Spasm of the Rear Legs Average Cost

From 78 quotes ranging from $1,500 - 5,000

Average Cost


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What are Spasm of the Rear Legs?

Spasm of the rear legs as a behavior is uncontrollable, but can be exacerbated by sensory stimuli (neurological syndrome). The hyperactive reflexes lead to progressive muscle wasting in the rear legs, and eventually affect your dog’s ability to control movement in the rear legs. This condition is rare and only affects the Doberman Pinscher breed. It is often referred to as Dancing Doberman Disease, or DDD. Onset can occur from six months to seven years of age, with no preference between sexes.

Spasm of the rear legs in dogs refers to uncontrollable and hyperactive tendon reflexes caused by a neurological syndrome. The behavior will first appear in just one rear leg and progress until both rear legs are affected.


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Symptoms of Spasm of the Rear Legs in Dogs

At the onset, a dog will hold one leg up, bent, while standing. Progression to the second limb can take several months, and once it has, the dog will alternate legs, hopping in a movement that can make him look like he is dancing. In further advanced cases, muscle wasting and atrophy will set in (likely on the leg used less often for standing), and dogs begin to lose control over the muscle movement in the affected legs.

Causes of Spasm of the Rear Legs in Dogs

There is no known cause for Dancing Doberman Disease, although it is believed to be the result of an inherited recessive trait.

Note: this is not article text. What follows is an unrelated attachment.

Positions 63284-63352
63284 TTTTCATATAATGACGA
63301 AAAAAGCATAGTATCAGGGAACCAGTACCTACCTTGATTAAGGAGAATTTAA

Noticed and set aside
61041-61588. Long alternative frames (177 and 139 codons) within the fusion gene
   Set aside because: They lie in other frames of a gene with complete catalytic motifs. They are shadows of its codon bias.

Alternative causes for rear leg spasms are:

  • Lumbosacral stenosis (the narrowing of the end of the spinal canal)
  • Lumbosacral disc disease
  • Spinal arthritis
  • Spinal tumors
  • Epileptic seizures
  • Degenerative myelopathy
  • Canine stress syndrome
  • Hypoglycemia
  • Distemper
  • Brain tumors and encephalitis
  • Swelling of the brain

Diagnosis of Spasm of the Rear Legs in Dogs

Your pet’s breed will go a long way in determining if your dog’s rear leg spasms are the result of Dancing Doberman Disease or another possible condition. Also, the presence of severe discomfort or pain will point away from DDD, as it does not seem to cause pain. Additionally, a complete blood count, blood chemistry profile, and urinalysis will be ordered simply to rule out other causes, because if your dog has DDD, those tests should all yield normal results. If you have a Doberman with the symptoms, your veterinarian will conduct an electromyography, a test that records electrical currents in your dog’s muscles and examines uncontrolled muscle and nerve behavior. Motor and sensory nerve conduction velocity will be measured either by your veterinarian or a nerve specialist, in order to determine how far the disease has progressed. If caught late, a biopsy of the muscles behind both of your dog’s rear knees will be examined in order to detect muscle disease and nerve loss.

Treatment of Spasm of the Rear Legs in Dogs

There is no treatment Dancing Doberman Disease to control the symptoms or affect its progression.

Recovery of Spasm of the Rear Legs in Dogs

Despite the fact that DDD cannot be treated, most affected dogs can live happily with the disease for many years. Your dog will likely be able to remain active; however, over the years may increasingly prefer to sit or lie down between activity rather than stand.

Spasm of the Rear Legs Questions and Advice from Veterinary Professionals